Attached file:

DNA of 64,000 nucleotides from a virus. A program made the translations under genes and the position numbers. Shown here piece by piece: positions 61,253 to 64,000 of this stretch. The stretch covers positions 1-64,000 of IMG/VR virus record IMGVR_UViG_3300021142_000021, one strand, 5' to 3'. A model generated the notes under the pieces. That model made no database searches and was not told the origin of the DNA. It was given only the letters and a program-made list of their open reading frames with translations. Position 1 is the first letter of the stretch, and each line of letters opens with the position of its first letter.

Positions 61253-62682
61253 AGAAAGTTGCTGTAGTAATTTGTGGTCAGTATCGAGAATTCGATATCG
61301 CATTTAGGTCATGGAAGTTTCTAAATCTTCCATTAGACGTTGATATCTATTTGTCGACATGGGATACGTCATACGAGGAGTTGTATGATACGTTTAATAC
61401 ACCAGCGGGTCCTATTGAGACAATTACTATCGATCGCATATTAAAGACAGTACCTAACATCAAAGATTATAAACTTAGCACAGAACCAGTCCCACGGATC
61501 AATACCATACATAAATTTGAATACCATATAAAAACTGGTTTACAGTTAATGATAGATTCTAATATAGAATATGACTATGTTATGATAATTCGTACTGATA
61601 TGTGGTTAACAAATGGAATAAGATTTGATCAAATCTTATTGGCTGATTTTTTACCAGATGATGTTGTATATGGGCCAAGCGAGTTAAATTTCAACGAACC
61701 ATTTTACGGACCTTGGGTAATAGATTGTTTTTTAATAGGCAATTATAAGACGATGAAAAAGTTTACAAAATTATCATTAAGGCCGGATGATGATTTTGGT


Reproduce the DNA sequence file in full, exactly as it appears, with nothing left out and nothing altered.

DNA of 64,000 nucleotides from a virus. A program made the translations under genes and the position numbers. Shown here piece by piece: positions 61,253 to 64,000 of this stretch. The stretch covers positions 1-64,000 of IMG/VR virus record IMGVR_UViG_3300021142_000021, one strand, 5' to 3'. A model generated the notes under the pieces. That model made no database searches and was not told the origin of the DNA. It was given only the letters and a program-made list of their open reading frames with translations. Position 1 is the first letter of the stretch, and each line of letters opens with the position of its first letter.

Positions 61253-62682
61253 AGAAAGTTGCTGTAGTAATTTGTGGTCAGTATCGAGAATTCGATATCG
61301 CATTTAGGTCATGGAAGTTTCTAAATCTTCCATTAGACGTTGATATCTATTTGTCGACATGGGATACGTCATACGAGGAGTTGTATGATACGTTTAATAC
61401 ACCAGCGGGTCCTATTGAGACAATTACTATCGATCGCATATTAAAGACAGTACCTAACATCAAAGATTATAAACTTAGCACAGAACCAGTCCCACGGATC
61501 AATACCATACATAAATTTGAATACCATATAAAAACTGGTTTACAGTTAATGATAGATTCTAATATAGAATATGACTATGTTATGATAATTCGTACTGATA
61601 TGTGGTTAACAAATGGAATAAGATTTGATCAAATCTTATTGGCTGATTTTTTACCAGATGATGTTGTATATGGGCCAAGCGAGTTAAATTTCAACGAACC
61701 ATTTTACGGACCTTGGGTAATAGATTGTTTTTTAATAGGCAATTATAAGACGATGAAAAAGTTTACAAAATTATCATTAAGGCCGGATGATGATTTTGGT